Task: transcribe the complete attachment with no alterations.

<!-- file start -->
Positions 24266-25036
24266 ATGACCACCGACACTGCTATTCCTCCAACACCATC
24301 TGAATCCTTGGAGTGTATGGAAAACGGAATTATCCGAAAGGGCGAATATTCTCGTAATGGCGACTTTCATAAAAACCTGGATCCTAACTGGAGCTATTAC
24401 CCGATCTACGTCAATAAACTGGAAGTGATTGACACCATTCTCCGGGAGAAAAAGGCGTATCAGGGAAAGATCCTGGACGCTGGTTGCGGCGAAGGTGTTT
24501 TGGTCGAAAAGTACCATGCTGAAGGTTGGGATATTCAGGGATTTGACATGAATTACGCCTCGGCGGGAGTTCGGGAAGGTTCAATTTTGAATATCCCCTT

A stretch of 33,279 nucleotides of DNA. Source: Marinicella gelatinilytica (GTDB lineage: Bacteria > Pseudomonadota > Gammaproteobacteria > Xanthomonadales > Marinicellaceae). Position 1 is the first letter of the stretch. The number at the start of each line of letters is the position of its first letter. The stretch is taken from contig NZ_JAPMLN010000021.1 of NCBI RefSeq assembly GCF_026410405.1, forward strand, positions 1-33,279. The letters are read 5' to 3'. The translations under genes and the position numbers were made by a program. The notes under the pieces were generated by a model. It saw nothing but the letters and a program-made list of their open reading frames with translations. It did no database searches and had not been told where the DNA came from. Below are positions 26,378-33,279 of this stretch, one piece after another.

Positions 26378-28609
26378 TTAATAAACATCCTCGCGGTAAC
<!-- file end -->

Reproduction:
Positions 24266-25036
24266 ATGACCACCGACACTGCTATTCCTCCAACACCATC
24301 TGAATCCTTGGAGTGTATGGAAAACGGAATTATCCGAAAGGGCGAATATTCTCGTAATGGCGACTTTCATAAAAACCTGGATCCTAACTGGAGCTATTAC
24401 CCGATCTACGTCAATAAACTGGAAGTGATTGACACCATTCTCCGGGAGAAAAAGGCGTATCAGGGAAAGATCCTGGACGCTGGTTGCGGCGAAGGTGTTT
24501 TGGTCGAAAAGTACCATGCTGAAGGTTGGGATATTCAGGGATTTGACATGAATTACGCCTCGGCGGGAGTTCGGGAAGGTTCAATTTTGAATATCCCCTT

A stretch of 33,279 nucleotides of DNA. Source: Marinicella gelatinilytica (GTDB lineage: Bacteria > Pseudomonadota > Gammaproteobacteria > Xanthomonadales > Marinicellaceae). Position 1 is the first letter of the stretch. The number at the start of each line of letters is the position of its first letter. The stretch is taken from contig NZ_JAPMLN010000021.1 of NCBI RefSeq assembly GCF_026410405.1, forward strand, positions 1-33,279. The letters are read 5' to 3'. The translations under genes and the position numbers were made by a program. The notes under the pieces were generated by a model. It saw nothing but the letters and a program-made list of their open reading frames with translations. It did no database searches and had not been told where the DNA came from. Below are positions 26,378-33,279 of this stretch, one piece after another.

Positions 26378-28609
26378 TTAATAAACATCCTCGCGGTAAC